An examination of the record shows that the contention of the prosecution was that the deceased, Silva, met his death as the result of a murderous assault made upon him by the appellant, in which appellant, with a knife, stabbed the deceased in the lower part of his abdomen, as a result of which Silva died a few hours thereafter. The main contention of appellant on this appeal is that the evidence is insufficient to justify the verdict of the jury finding the appellant guilty, and particularly that there is no evidence that in said assault the appellant used a knife upon the deceased, or that he had a knife in his hands during said assault. This contention can best be met by a brief review of the testimony of those present at the time of the encounter between appellant and the deceased.

The evidence shows that the deceased, Silva, and three companions, Kilbey, Utrecht, and Lane, were sailors on the vessel "City of Los Angeles," which, on the evening of the 18th of April, 1925, was lying in the harbor of San Pedro. These four, on that evening, in company with two taxicab drivers, Densmore and Card, went to appellant's place, located some four or five miles from San Pedro. This place was a dwelling-house which appellant had recently rented and moved into, and in which he was illegally selling intoxicating liquor. There was also residing in this house a young girl named Mamie Stephens, and the evidence tended to show that she was being kept at said place by appellant for immoral purposes. After arriving at the house, the six men were served with drinks by appellant. They had been in the house about a half hour when the altercation took place between the appellant and the deceased. It began in the room occupied by the girl, Mamie Stephens, but was soon transferred to the adjacent and main room, where the other men were. Whether it arose over the accusation by appellant that Silva and his companion had not paid for the drinks they had received, from appellant, or over the girl, Mamie Stephens, or for both of these reasons, is not clear, nor is it material. As to the details of this encounter, the persons present testified at the trial, and we will briefly refer to such evidence, and particularly to that portion which tends to show whether appellant used or did not use a knife upon the deceased.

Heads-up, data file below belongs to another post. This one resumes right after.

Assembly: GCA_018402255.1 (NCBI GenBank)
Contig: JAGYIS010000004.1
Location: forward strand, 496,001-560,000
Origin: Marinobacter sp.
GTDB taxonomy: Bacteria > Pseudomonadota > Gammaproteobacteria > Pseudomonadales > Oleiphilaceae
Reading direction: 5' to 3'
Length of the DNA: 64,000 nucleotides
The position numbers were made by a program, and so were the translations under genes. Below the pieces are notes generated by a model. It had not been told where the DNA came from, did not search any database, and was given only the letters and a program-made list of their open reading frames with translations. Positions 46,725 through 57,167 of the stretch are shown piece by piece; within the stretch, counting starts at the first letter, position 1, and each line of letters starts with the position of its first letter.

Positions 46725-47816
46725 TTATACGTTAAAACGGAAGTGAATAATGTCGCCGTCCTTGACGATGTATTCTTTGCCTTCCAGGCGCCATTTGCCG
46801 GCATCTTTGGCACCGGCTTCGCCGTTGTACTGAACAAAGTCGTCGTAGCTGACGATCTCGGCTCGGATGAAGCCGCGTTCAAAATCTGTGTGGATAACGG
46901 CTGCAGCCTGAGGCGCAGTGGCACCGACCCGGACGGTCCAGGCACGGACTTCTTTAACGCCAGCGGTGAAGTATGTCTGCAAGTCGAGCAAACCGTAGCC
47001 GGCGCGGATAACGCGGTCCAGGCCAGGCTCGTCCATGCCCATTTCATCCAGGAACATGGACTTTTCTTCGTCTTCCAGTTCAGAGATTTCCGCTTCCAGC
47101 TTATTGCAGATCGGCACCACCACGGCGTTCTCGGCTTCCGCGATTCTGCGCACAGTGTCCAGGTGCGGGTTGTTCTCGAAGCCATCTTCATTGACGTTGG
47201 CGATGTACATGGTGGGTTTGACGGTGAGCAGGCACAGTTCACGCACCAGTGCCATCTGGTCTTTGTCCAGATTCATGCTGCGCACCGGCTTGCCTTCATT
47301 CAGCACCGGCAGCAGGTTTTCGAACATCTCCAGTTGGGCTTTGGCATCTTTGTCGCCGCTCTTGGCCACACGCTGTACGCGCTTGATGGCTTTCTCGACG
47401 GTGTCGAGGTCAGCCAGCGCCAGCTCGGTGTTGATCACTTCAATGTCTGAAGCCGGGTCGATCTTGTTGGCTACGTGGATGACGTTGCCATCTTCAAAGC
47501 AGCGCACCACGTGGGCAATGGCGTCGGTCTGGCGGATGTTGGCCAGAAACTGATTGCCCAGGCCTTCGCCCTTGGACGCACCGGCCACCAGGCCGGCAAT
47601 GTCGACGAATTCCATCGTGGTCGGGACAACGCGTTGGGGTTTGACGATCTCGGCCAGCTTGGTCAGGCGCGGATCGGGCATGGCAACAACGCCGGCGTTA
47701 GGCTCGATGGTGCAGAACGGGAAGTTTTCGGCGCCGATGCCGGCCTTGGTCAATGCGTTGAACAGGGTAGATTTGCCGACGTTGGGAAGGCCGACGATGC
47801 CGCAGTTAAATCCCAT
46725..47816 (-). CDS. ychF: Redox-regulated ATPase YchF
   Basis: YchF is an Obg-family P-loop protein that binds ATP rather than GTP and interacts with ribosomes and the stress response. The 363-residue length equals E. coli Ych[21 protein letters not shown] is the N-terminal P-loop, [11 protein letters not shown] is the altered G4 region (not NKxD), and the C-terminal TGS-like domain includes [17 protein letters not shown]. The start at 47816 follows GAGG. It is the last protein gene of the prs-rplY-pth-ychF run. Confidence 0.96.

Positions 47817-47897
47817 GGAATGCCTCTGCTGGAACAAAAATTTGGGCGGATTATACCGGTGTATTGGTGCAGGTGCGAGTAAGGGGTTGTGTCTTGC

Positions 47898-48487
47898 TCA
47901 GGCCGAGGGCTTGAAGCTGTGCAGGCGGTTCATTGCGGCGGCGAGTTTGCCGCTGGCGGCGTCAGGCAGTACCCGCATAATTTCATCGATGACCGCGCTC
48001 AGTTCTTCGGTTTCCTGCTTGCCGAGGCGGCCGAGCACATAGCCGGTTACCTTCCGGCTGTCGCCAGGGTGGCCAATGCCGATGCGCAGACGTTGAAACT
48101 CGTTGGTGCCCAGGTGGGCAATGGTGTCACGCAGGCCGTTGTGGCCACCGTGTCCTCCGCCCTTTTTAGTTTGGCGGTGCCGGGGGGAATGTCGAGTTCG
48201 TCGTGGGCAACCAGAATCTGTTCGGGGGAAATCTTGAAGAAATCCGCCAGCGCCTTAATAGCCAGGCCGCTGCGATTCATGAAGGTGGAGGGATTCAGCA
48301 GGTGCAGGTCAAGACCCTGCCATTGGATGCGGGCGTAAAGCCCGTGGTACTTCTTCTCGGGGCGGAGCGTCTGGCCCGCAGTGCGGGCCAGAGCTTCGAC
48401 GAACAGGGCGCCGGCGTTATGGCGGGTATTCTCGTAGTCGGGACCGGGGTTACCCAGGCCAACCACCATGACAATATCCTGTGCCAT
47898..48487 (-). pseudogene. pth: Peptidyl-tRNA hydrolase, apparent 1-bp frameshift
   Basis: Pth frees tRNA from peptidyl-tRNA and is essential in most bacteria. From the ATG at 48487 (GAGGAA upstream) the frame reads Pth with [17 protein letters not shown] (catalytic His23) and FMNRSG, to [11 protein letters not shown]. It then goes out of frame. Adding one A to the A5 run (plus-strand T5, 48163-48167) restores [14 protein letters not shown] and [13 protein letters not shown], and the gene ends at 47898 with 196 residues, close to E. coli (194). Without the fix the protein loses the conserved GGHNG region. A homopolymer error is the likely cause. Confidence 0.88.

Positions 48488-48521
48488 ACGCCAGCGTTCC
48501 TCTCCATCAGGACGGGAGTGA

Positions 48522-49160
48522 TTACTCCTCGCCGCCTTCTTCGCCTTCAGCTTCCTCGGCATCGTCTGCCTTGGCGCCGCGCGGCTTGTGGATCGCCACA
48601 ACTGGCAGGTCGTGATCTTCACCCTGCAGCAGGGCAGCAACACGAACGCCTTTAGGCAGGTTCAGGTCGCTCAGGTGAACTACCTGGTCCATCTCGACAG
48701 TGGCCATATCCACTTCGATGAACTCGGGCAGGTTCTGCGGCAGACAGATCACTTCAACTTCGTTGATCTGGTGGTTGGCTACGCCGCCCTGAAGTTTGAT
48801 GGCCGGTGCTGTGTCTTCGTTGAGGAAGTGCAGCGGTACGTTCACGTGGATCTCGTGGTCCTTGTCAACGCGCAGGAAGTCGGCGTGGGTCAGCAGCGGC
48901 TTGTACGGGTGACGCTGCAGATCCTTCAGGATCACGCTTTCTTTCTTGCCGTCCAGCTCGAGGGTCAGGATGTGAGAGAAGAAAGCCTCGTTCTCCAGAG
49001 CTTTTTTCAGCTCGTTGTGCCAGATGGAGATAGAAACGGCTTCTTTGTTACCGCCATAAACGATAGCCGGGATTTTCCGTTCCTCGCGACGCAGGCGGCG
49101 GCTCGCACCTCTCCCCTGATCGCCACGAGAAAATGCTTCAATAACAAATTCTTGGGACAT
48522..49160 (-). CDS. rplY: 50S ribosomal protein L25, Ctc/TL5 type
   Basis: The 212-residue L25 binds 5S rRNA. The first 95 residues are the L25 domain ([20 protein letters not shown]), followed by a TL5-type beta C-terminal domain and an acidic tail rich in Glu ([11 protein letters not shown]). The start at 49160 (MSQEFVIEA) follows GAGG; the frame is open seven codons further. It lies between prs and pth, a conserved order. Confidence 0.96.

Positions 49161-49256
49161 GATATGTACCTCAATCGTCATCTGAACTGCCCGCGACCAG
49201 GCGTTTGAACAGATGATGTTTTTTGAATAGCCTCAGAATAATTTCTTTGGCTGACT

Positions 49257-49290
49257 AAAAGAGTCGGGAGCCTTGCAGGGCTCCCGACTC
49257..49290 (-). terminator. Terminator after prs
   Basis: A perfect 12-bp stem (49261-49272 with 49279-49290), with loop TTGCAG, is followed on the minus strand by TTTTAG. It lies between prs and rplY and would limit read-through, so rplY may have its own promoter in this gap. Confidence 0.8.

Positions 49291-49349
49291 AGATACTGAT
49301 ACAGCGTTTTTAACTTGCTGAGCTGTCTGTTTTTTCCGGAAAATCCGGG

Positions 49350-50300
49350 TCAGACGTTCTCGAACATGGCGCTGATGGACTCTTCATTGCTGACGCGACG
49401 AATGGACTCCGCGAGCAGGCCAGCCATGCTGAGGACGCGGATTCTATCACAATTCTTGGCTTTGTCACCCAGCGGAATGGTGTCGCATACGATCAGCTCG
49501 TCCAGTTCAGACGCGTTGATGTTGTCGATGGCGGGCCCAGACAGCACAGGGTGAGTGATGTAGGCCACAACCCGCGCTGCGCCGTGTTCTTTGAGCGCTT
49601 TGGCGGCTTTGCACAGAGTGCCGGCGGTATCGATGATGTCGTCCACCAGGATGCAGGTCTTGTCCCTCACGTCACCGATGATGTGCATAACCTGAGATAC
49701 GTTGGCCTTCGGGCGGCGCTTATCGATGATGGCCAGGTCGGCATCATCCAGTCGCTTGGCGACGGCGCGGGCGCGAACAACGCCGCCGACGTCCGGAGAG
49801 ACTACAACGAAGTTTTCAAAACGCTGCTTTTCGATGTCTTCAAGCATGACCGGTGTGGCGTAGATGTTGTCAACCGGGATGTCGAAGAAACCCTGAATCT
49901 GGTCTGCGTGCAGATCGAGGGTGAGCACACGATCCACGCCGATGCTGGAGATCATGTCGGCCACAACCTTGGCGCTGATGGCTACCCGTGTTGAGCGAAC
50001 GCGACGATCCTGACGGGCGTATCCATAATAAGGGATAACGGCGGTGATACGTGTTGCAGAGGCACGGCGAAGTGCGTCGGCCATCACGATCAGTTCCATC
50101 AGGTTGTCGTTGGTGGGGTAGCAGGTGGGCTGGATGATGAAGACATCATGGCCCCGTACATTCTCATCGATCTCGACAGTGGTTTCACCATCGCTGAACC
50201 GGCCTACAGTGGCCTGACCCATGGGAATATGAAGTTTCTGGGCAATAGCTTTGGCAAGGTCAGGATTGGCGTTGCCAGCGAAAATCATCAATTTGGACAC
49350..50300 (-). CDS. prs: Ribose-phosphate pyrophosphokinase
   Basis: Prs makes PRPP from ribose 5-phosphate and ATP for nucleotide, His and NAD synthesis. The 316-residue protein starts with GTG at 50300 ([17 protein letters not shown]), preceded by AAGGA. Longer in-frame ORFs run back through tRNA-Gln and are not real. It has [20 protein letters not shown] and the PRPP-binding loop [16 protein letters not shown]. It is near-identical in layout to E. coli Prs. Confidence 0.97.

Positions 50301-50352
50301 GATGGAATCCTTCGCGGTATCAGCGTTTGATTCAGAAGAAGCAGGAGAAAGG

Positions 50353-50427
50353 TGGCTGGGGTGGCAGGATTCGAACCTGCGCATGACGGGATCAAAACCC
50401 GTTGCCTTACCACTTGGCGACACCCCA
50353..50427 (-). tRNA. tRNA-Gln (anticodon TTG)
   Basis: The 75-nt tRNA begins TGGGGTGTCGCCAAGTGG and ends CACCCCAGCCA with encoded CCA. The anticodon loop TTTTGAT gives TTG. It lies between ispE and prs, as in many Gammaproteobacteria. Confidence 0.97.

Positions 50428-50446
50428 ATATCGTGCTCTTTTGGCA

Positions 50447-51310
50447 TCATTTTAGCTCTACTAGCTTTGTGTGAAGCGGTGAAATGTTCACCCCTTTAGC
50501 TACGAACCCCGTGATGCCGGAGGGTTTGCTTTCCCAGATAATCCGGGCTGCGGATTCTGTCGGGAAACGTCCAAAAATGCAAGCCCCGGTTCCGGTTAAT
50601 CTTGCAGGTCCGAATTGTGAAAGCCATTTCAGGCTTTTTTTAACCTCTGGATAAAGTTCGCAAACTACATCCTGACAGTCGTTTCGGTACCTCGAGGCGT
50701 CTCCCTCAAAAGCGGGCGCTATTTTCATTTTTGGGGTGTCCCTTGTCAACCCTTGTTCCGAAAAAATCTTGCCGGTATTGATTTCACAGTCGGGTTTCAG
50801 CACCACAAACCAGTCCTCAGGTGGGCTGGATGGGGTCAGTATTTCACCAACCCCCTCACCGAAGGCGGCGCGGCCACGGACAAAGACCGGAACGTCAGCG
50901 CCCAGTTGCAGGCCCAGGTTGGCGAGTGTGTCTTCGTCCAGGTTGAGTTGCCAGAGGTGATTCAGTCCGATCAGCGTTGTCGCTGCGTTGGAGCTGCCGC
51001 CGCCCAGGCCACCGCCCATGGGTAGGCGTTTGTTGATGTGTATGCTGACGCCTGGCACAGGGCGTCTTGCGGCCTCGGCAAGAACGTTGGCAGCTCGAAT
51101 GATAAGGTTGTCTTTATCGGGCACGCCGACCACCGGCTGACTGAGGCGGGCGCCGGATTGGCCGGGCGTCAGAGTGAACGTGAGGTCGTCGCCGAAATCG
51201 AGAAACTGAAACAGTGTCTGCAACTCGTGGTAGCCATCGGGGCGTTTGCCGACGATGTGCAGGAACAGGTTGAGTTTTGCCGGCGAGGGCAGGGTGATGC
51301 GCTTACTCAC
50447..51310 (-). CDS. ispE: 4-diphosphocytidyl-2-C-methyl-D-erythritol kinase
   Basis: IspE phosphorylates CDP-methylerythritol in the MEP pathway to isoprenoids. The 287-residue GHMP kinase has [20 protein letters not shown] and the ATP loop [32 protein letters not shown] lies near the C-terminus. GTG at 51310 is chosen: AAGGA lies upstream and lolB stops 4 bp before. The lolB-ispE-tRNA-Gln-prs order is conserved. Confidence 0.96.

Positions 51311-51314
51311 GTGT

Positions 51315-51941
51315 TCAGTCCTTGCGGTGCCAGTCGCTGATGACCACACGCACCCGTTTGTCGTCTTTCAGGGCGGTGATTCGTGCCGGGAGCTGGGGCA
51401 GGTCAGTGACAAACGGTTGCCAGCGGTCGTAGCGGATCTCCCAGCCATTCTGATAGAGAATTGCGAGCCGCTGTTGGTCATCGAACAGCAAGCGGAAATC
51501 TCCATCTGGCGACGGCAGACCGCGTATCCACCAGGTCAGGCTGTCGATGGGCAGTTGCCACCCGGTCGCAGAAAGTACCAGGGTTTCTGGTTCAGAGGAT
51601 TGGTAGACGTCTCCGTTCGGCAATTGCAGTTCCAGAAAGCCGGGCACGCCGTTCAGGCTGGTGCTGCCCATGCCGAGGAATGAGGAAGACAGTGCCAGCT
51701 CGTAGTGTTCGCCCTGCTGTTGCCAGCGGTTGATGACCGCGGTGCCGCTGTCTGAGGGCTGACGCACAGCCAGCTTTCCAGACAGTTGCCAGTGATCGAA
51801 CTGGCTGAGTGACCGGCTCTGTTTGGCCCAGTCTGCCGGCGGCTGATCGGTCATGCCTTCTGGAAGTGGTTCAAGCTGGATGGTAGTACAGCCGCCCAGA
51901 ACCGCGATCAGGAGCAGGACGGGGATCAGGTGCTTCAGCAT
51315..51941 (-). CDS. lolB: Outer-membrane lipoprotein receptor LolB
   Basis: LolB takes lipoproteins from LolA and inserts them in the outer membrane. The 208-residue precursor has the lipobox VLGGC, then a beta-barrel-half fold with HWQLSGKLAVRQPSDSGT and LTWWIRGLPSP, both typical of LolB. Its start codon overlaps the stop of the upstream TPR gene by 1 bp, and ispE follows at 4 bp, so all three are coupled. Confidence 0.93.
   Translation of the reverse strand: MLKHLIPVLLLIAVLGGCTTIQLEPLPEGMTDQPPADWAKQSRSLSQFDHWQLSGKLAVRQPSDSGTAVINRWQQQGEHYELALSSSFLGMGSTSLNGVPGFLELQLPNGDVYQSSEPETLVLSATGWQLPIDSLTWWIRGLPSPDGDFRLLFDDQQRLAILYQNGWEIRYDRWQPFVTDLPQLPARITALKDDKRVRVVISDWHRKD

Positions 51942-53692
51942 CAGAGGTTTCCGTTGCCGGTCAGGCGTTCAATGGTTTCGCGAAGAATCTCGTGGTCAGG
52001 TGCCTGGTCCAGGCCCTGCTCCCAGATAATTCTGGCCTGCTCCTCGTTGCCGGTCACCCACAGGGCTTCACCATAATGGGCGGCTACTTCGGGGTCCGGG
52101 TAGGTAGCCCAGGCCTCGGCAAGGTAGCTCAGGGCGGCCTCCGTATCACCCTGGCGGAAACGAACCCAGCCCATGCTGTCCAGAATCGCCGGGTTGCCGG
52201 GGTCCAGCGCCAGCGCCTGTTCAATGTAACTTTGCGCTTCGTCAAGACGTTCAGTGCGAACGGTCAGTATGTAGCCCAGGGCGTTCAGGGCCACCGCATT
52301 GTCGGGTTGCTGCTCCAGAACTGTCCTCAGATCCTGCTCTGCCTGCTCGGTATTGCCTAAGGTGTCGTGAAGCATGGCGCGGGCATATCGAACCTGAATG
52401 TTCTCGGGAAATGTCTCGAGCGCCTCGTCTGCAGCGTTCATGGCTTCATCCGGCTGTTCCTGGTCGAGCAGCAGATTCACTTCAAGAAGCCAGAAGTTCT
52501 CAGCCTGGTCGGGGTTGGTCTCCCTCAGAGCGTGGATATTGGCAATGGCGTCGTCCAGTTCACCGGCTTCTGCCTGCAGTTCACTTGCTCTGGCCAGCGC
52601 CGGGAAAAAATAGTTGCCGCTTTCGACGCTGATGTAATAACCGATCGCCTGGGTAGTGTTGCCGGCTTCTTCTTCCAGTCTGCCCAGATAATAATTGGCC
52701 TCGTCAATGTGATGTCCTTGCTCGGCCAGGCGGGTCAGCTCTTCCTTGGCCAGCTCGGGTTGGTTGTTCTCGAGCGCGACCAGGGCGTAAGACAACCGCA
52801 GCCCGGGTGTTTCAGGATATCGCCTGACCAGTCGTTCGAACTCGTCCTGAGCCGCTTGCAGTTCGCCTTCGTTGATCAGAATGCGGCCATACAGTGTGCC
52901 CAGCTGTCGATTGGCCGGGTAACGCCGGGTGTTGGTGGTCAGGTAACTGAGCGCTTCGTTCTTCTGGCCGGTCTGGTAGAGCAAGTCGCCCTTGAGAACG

The witness Kilbey testified: "I was sitting at the doorway there, the entrance to the bedroom in the sitting room, and all of a sudden there I heard the door open and here comes Silva backing out with his hands up like this . . . As soon as the door opened he simply backed out with his hand on the defendant, pretty close to him. Right directly I got up and I followed Lane out, Mr. Lane out of the house." The witness Lane testified: "Of course, as quick as he opened the door I seen the condition of things, I started out. Q. What do you mean you saw the condition of things; what did you see? A. I saw Mr. Silva come out like this with his hands lifted. Q. Over his head? A. Over his head; so I seen there was trouble and I thought I would get out of it and walked out and Mr. Kilbey followed me. . . . Q. Where was Silva when you saw him there? A. Standing in the middle of the door coming out of room 2. Q. Right in the threshold? A. Yes, sir. Q. Did you see Clark at that time? A. Clark was right in front of him standing with his right hand behind him in that manner (indicating). Q. Did you see where his left hand was? A. It was at this side. Q. Is that all you saw at that time? A. That is all I saw; I was leaving the room." Mamie Stephens' testimony was as follows: "Silva started to walk out of the room and kind of walked backwards and Clark was shoving him, he wasn't really shoving him but pushing him along, and Silva went out of the room and I don't know what he said, when he turned around to say something Clark had his hand on his shoulder and he had his hand behind him — Clark had his hand, his right hand behind him, and I thought I saw a knife in his hand so I — Mr. Groene: I object to what she thought, your Honor, as incompetent, irrelevant and immaterial. The Court: Yes, describe what you saw. Mr. Groene: I move that it be stricken from the record. A. (Continuing) Well, he had something in his hand and I went over and picked at whatever he had, and he pushed me and I went on in the bathroom and I changed my dress into a pair of sailor pants and went on the outside." Utrecht's testimony: "Then Clark grabbed hold of Silva by the coat lapel; he had one end (hand) up against Silva's body, and I was on my feet there and I got over near the bedroom door and Kilbey and Lane and Card came in there from the other room. He heard the argument between Silva and Clark, and he said, `Come on, fellows, let's get out of here,' and Clark and Silva then, they were arguing, one saying he paid for the drinks and the other saying he hadn't paid for them and all of this time Clark had one arm up to Silva that way and Silva assumed that attitude; then I saw Clark's arm go this way three times right at Silva's body, and then I saw Densmore, he came in from the bathroom into the bedroom, and then into the sitting-room where we were." Testimony of the witness Card: "Q. Where were you at that time? A. I was right in here, in the kitchen doorway. Q. Yes, and you saw Silva coming out of that door? A. Well, he was coming out kind of fast and making considerable noise. Q. What did he say? A. Kind of conglomeration. I could not understand his words, except that he was going to pay something. Q. Then what happened? A. Then Clark got ahold of him some way by the coat, and I don't know, he made several rapid motions with his right hand and he stepped back from the doorway, then with his right hand behind him, and he says, `I will kill you, I will kill you.' Q. Then what happened? A. Then Silva, he had been having his hands in the air, kind of gesticulating, he had — He was about ready to go and quit. Testimony of witness Densmore: "This Clark then, he says, `Well,' he says, `I don't care, I want you to get out of here, the whole bunch of you.' So then Silva said something to him about all right, he would leave; and then Clark told him, he says, `if you fellows want trouble I will give it to you,' and he stood with one hand on Silva's collar and his right hand was in back of him, so when he made that remark he pulled his right hand out and he cut Silva three times in the stomach — . . . Q. Did he say anything at that time? A. Not that particular moment, but at about two seconds later after he had cut Silva, he told him then, `I will kill you, you son-of-a-B, I will kill you.' . . . So then he turned Silva loose. Silva says, he says, `I will go.'" Later on, we find the following in this witness' testimony: "Q. (By Juror): Did you testify that you saw the defendant make two or three distinct jabs that afternoon at Silva, the deceased? A. When he stabbed him? The Juror: Yes. A. He struck one blow and then he kind of withdrawed the knife — that is to say, this way, and give two more, but it was not withdrawed clean from the man's body. The Juror: You saw the knife in his hand? A. Yes, sir." The witness Densmore, a short time after the affray between the appellant and the deceased, took the appellant and the girl, Mamie Stephens, in Densmore's machine away from the house in which the affray took place. He testified that as they were leaving the premises, in answer to a question asked him by the prosecution: "Well, before he (Clark) got into the car he threw something in an underhanded way out into the grass and after I had backed the machine out on to the street and started away from the house, then he spoke up to me and says, through the window, he was sitting in the back with the girl and I was sitting in the front seat, and there was a window between, and he opened the door and stuck his head out of the window and he said: `They will never find that.' I said, `What?' He says, `That knife.' He said, `I broke it all up and threw it away.'" The next day, and after the arrest of the defendant at Culver City, where he had gone with the girl, Mamie Stephens, the officers found on the premises, where the encounter between appellant and the deceased had taken place, the handle of a knife, in which, according to the testimony of one of said officers, "the blade or the middle part had — was fresh. It looked as if it had recently been broken."